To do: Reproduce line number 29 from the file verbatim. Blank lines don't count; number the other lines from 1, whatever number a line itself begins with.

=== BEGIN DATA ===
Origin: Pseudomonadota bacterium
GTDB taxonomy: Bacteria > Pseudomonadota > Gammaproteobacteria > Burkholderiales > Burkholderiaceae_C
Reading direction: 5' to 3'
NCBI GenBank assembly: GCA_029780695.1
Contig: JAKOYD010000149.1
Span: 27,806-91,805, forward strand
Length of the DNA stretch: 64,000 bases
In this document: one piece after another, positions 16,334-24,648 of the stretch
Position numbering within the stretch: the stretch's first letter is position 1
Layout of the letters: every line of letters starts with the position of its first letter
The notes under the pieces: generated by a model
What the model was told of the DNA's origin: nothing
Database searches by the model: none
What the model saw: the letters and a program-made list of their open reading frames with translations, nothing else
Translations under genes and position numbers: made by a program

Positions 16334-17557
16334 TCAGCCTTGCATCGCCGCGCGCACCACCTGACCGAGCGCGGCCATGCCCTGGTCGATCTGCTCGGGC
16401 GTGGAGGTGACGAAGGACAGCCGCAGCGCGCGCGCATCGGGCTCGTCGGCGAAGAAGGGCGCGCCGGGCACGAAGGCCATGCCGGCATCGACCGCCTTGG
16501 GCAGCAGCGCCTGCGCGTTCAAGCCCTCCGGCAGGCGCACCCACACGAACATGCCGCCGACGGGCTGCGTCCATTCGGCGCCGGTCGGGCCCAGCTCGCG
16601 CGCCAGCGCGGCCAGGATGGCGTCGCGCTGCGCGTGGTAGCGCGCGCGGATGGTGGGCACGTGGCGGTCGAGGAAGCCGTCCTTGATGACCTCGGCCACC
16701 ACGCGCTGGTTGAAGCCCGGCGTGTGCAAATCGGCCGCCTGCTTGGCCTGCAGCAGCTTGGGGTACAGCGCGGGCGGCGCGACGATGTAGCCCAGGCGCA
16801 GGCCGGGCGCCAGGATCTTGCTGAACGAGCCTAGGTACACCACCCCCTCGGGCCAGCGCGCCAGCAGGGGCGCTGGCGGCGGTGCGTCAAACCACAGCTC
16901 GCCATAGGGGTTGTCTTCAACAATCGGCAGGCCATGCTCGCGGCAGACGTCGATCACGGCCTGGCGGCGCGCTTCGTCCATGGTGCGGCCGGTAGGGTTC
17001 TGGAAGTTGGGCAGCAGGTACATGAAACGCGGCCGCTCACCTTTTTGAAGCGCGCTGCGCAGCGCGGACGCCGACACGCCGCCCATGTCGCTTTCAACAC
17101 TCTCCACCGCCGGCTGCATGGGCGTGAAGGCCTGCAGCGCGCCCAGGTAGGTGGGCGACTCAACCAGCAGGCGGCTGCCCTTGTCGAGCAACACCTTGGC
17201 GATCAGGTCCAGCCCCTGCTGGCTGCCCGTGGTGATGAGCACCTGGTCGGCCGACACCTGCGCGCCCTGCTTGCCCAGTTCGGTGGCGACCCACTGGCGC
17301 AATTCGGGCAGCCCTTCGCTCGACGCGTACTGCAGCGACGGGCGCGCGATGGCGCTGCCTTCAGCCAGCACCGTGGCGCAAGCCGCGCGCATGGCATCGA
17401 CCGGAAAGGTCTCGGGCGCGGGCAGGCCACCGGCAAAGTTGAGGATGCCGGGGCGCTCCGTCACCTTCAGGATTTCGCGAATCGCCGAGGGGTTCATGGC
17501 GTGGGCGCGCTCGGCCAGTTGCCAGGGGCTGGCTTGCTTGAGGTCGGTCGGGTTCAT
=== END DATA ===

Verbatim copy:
17501 GTGGGCGCGCTCGGCCAGTTGCCAGGGGCTGGCTTGCTTGAGGTCGGTCGGGTTCAT